“Def Jam: Fight for NY” utilized its crowd better than other wrestling games up until this point, too. Case and point, when people are surrounding the fighters, they will push said fighters back if they’re too close. Furthermore, they may get physically involved by providing weapons. This may be a wrestling-focused title, but at its core, it’s a fighting game with ample grit. For those that may not be into the simulation-based gameplay of the mainline WWE games, give the “Def Jam” series a shot.
Fire Pro Wrestling Returns
Staying on the subject of non-WWE wrestling video games, enter “Fire Pro Wrestling Returns.” While this series saw its official domestic debut on the Game Boy Advance, Spike and Agetec weren’t content to leave the series there. Released in 2005 in Japan and 2007 in North America, “Fire Pro Wrestling Returns” hit the PS2. It went on to become arguably the most unique wrestling game on the platform and one can make this distinction by its presentation.
Though the PS2 was capable of smooth 3D graphics, “Fire Pro Wrestling Returns” opted for sprite-based graphics; this would become the standard for the series moving forward. Despite what many believed to be an archaic presentation at the time, it got things right with its timing-based gameplay, another “Fire Pro Wrestling” mainstay. Players had to be strategic with moves to use, from the opening bell to the final pin. Button-mashing players would be in for a world of trouble.
“Fire Pro Wrestling Returns” didn’t skimp out on content, either. In addition to over 300 wrestlers from the get-go, the game allowed players to customize their own fighters. Even today, the depth is impressive. It also included various modes, including Matchmaker, where players would book shows to receive the best score. “Fire Pro Wrestling Returns” is home to several fan modifications, too. Take a look online to see just how devoted this fan community is to offer the most up-to-date rosters.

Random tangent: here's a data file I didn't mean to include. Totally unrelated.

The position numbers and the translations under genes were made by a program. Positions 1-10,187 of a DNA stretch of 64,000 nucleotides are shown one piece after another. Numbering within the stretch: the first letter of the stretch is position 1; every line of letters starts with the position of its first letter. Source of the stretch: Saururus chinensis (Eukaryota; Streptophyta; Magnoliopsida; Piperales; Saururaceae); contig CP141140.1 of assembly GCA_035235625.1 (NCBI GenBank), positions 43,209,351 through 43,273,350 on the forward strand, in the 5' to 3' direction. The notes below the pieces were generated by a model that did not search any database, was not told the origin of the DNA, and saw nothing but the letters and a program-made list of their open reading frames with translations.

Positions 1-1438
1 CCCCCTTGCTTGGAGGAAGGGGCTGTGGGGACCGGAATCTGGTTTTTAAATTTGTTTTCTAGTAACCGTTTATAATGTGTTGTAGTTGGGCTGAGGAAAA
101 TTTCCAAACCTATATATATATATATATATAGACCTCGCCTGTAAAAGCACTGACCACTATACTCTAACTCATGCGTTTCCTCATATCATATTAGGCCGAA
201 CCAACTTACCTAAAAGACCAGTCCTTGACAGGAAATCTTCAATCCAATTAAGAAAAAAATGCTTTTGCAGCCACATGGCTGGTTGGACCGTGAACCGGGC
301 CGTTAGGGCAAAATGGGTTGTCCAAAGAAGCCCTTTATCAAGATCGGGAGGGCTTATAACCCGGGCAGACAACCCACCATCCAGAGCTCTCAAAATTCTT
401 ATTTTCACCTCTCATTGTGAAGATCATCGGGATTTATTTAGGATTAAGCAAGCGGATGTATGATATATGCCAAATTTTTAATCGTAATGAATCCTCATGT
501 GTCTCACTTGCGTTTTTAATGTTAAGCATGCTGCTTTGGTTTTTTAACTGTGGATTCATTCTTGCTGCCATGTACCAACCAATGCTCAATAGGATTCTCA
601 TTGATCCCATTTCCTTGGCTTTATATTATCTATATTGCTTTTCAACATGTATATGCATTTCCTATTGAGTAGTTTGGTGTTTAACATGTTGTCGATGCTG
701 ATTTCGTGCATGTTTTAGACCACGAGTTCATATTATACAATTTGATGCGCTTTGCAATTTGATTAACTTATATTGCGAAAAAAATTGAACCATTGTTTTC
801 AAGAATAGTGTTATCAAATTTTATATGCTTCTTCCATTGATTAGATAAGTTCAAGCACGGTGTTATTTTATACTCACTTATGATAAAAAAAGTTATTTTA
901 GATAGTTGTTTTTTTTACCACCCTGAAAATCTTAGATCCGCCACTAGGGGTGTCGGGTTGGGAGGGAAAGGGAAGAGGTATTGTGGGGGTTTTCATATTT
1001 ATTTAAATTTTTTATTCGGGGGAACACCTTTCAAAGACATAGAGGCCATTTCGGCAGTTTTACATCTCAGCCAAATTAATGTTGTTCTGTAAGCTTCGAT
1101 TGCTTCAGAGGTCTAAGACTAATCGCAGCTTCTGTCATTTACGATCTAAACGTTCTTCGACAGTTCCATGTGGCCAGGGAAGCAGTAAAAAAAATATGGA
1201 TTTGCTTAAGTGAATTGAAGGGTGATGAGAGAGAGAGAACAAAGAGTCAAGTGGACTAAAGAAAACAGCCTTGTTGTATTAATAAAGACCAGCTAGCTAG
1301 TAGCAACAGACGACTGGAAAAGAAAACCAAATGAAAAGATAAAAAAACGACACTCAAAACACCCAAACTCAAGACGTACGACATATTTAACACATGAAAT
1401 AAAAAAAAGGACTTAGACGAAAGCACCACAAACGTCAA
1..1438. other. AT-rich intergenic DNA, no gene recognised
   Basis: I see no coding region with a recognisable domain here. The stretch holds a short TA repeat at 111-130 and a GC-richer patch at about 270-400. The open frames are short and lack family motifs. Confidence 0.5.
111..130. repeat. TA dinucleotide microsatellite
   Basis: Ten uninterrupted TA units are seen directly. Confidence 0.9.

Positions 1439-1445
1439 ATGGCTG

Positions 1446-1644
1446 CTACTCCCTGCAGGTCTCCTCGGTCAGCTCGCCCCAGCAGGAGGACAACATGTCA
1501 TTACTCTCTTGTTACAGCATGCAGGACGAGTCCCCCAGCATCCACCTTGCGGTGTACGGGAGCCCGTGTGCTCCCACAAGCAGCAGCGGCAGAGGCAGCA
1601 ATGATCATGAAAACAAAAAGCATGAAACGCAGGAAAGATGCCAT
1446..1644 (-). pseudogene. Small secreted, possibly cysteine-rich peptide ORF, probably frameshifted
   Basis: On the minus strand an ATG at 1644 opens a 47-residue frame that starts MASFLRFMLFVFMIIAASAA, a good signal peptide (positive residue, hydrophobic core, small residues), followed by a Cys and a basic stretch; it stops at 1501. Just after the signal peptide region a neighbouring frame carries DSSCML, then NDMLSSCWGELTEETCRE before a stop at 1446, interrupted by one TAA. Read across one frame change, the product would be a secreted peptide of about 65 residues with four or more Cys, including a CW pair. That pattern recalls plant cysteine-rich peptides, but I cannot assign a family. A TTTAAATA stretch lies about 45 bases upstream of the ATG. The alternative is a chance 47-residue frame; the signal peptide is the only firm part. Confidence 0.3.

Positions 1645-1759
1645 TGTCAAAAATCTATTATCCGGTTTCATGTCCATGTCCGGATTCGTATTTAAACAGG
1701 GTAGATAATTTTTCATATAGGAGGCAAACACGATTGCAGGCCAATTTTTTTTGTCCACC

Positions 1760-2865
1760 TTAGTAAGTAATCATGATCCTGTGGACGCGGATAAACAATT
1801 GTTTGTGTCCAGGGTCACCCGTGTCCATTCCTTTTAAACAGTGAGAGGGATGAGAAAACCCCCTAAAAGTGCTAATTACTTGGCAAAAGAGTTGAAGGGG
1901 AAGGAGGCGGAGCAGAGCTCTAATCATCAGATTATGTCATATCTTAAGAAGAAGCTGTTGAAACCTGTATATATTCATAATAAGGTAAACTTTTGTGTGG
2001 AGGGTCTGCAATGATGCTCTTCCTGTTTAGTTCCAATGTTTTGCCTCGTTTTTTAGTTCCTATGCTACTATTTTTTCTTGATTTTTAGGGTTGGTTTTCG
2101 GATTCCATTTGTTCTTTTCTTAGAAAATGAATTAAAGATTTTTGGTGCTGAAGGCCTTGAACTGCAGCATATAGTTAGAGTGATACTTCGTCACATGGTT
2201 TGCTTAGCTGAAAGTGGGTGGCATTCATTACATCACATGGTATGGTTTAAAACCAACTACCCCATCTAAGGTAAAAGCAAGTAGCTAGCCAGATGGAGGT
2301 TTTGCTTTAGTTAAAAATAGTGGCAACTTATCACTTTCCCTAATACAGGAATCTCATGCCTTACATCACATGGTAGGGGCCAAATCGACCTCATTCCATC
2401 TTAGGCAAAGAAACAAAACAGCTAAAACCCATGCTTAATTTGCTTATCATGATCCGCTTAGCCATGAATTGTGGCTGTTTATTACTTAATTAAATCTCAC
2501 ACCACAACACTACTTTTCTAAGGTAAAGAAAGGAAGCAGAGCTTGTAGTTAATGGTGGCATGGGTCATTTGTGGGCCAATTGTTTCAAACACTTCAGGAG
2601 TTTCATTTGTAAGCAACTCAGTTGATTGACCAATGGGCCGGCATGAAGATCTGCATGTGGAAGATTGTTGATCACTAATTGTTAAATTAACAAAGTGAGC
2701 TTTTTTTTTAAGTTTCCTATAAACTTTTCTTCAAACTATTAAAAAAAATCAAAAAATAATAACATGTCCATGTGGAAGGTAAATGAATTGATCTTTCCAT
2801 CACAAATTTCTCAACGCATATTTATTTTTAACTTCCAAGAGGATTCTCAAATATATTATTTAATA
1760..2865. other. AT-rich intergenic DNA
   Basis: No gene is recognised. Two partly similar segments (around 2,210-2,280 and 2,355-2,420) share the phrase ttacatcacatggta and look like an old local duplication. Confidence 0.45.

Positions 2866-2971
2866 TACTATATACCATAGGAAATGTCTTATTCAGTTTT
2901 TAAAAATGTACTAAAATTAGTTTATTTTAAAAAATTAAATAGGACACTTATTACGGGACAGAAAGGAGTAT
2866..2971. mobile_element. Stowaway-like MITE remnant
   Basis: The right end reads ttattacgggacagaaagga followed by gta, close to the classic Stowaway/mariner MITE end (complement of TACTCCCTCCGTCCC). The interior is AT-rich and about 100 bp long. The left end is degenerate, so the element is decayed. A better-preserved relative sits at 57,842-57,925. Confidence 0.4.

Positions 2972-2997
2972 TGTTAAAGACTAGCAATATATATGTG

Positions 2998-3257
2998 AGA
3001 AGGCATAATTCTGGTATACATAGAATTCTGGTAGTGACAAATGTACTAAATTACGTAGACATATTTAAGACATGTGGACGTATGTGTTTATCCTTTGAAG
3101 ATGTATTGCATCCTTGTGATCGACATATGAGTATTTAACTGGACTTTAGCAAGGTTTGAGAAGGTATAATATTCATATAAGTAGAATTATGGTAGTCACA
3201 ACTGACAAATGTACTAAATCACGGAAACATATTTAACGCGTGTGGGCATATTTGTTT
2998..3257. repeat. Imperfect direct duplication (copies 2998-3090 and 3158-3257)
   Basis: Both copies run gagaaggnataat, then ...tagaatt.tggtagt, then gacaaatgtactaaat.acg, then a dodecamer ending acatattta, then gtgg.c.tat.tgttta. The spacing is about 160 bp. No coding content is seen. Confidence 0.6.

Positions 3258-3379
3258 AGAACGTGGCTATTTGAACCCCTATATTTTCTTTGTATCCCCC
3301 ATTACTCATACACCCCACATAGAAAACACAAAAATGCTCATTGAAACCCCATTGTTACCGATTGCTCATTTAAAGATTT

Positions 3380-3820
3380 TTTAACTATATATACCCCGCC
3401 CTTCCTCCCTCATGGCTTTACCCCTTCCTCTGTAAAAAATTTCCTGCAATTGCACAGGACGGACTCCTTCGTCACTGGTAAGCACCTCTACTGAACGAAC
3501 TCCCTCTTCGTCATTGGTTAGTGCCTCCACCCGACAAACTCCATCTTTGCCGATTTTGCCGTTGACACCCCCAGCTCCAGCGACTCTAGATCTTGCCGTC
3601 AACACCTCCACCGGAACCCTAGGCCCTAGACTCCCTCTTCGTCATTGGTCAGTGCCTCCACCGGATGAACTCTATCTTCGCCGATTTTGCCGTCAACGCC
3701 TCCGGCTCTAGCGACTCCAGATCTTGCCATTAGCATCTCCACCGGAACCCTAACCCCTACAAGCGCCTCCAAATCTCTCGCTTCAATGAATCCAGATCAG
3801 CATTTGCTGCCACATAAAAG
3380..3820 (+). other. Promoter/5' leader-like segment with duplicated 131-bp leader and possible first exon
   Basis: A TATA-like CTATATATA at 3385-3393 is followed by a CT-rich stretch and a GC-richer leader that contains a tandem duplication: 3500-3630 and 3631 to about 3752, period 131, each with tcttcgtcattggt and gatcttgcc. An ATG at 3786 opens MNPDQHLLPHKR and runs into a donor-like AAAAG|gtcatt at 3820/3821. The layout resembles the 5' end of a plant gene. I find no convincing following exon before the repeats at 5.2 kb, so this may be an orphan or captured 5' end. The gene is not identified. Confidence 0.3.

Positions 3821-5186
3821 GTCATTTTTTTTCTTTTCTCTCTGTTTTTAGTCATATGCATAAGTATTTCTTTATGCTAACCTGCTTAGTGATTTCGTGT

WWE SmackDown: Here Comes the Pain
When discussing wrestling video games on the PS2, few are as intrinsically linked as the fifth entry in the “SmackDown series.” Released in 2003 in North America and Europe, “WWE SmackDown: Here Comes the Pain” offered numerous changes to the established formula. In addition, to being the final game to carry the core “SmackDown” game, it offered new match types and a grappling system that the future “SmackDown vs. RAW” series would build upon.
“WWE SmackDown: Here Comes the Pain” provided players with a host of wrestlers, both current and old. In addition to a modern roster, during this game’s release, the game saw the debut of legendary stars. Sgt. Slaughter, The Road Warriors, and “Rowdy” Roddy Piper were just a few examples. Legends would be commonplace in future WWE games. However, what kept players around was the robust Season Mode, which was incredibly interactive. No two playthroughs would be exactly the same.
During the time of its release, “WWE SmackDown: Here Comes the Pain” became one of the best-reviewed wrestling video games. Even to this day, it’s a title that fan fondly look back on. Whether this was due to the aforementioned Season Mode, the inclusion of a more in-depth submission system, or the various creation options is a matter of opinion. This title might have marked the end of an era, but to say that it went out on a high note would be underselling its importance.
The PlayStation 2 was notable in the scene of wrestling video games. It saw the end of one series, the birth of another, and the inclusion of titles that non-WWE fans could sink their teeth into. These titles were important and, depending on who’s asked, among the best in the genre. Next time, we will continue our look at the sixth generation of consoles as we examine the most memorable wrestling games on the GameCube.
Stay tuned to the Last Word on Pro Wrestling for more on this and other stories from around the world of wrestling, as they develop. You can always count on LWOPW to be on top of the major news in the wrestling world, as well as to provide you with analysis, previews, videos, interviews, and editorials on the wrestling world.